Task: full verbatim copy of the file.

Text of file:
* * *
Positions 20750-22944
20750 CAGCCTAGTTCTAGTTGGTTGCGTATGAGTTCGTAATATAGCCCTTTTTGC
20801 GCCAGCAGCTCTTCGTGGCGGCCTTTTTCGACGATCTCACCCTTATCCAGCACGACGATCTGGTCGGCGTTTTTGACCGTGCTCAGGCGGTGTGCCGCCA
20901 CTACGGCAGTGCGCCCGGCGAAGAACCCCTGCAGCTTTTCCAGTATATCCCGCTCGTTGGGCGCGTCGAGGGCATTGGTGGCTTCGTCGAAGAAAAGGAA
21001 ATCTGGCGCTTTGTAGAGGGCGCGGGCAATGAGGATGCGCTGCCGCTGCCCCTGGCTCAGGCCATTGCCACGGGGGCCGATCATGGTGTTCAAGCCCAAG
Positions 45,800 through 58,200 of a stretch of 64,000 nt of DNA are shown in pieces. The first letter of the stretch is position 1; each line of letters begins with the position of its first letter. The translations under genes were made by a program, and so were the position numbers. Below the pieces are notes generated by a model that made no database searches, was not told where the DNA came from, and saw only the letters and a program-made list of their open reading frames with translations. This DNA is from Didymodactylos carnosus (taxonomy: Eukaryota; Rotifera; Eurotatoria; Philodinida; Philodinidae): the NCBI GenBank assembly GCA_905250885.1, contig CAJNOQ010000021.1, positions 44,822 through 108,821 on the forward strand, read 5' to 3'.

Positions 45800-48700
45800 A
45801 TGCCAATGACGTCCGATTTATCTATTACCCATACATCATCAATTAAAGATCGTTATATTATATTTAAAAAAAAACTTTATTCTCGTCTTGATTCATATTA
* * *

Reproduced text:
Positions 20750-22944
20750 CAGCCTAGTTCTAGTTGGTTGCGTATGAGTTCGTAATATAGCCCTTTTTGC
20801 GCCAGCAGCTCTTCGTGGCGGCCTTTTTCGACGATCTCACCCTTATCCAGCACGACGATCTGGTCGGCGTTTTTGACCGTGCTCAGGCGGTGTGCCGCCA
20901 CTACGGCAGTGCGCCCGGCGAAGAACCCCTGCAGCTTTTCCAGTATATCCCGCTCGTTGGGCGCGTCGAGGGCATTGGTGGCTTCGTCGAAGAAAAGGAA
21001 ATCTGGCGCTTTGTAGAGGGCGCGGGCAATGAGGATGCGCTGCCGCTGCCCCTGGCTCAGGCCATTGCCACGGGGGCCGATCATGGTGTTCAAGCCCAAG
Positions 45,800 through 58,200 of a stretch of 64,000 nt of DNA are shown in pieces. The first letter of the stretch is position 1; each line of letters begins with the position of its first letter. The translations under genes were made by a program, and so were the position numbers. Below the pieces are notes generated by a model that made no database searches, was not told where the DNA came from, and saw only the letters and a program-made list of their open reading frames with translations. This DNA is from Didymodactylos carnosus (taxonomy: Eukaryota; Rotifera; Eurotatoria; Philodinida; Philodinidae): the NCBI GenBank assembly GCA_905250885.1, contig CAJNOQ010000021.1, positions 44,822 through 108,821 on the forward strand, read 5' to 3'.

Positions 45800-48700
45800 A
45801 TGCCAATGACGTCCGATTTATCTATTACCCATACATCATCAATTAAAGATCGTTATATTATATTTAAAAAAAAACTTTATTCTCGTCTTGATTCATATTA